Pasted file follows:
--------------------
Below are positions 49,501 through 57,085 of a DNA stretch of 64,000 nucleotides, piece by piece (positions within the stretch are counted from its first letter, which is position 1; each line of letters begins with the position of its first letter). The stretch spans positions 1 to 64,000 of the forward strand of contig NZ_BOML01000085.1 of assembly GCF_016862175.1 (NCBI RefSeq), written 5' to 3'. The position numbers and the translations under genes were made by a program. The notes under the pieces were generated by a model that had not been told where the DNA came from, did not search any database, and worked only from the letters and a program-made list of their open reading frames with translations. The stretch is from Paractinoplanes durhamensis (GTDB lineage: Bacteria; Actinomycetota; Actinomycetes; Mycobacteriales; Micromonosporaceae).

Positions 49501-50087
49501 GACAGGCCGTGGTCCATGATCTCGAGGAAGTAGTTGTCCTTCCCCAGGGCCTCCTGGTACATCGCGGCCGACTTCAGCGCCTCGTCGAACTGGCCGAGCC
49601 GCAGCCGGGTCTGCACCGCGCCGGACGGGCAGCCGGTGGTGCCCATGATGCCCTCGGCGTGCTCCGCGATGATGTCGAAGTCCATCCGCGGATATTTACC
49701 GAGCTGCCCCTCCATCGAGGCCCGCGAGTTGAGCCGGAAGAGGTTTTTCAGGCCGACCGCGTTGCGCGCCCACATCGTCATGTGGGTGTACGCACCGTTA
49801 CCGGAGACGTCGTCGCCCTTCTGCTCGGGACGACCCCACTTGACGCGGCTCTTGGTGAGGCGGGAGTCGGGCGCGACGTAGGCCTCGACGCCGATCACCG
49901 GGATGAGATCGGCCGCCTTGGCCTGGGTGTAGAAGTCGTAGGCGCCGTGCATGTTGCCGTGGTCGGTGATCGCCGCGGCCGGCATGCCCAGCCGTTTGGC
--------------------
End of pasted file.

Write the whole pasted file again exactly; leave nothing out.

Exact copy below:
Below are positions 49,501 through 57,085 of a DNA stretch of 64,000 nucleotides, piece by piece (positions within the stretch are counted from its first letter, which is position 1; each line of letters begins with the position of its first letter). The stretch spans positions 1 to 64,000 of the forward strand of contig NZ_BOML01000085.1 of assembly GCF_016862175.1 (NCBI RefSeq), written 5' to 3'. The position numbers and the translations under genes were made by a program. The notes under the pieces were generated by a model that had not been told where the DNA came from, did not search any database, and worked only from the letters and a program-made list of their open reading frames with translations. The stretch is from Paractinoplanes durhamensis (GTDB lineage: Bacteria; Actinomycetota; Actinomycetes; Mycobacteriales; Micromonosporaceae).

Positions 49501-50087
49501 GACAGGCCGTGGTCCATGATCTCGAGGAAGTAGTTGTCCTTCCCCAGGGCCTCCTGGTACATCGCGGCCGACTTCAGCGCCTCGTCGAACTGGCCGAGCC
49601 GCAGCCGGGTCTGCACCGCGCCGGACGGGCAGCCGGTGGTGCCCATGATGCCCTCGGCGTGCTCCGCGATGATGTCGAAGTCCATCCGCGGATATTTACC
49701 GAGCTGCCCCTCCATCGAGGCCCGCGAGTTGAGCCGGAAGAGGTTTTTCAGGCCGACCGCGTTGCGCGCCCACATCGTCATGTGGGTGTACGCACCGTTA
49801 CCGGAGACGTCGTCGCCCTTCTGCTCGGGACGACCCCACTTGACGCGGCTCTTGGTGAGGCGGGAGTCGGGCGCGACGTAGGCCTCGACGCCGATCACCG
49901 GGATGAGATCGGCCGCCTTGGCCTGGGTGTAGAAGTCGTAGGCGCCGTGCATGTTGCCGTGGTCGGTGATCGCCGCGGCCGGCATGCCCAGCCGTTTGGC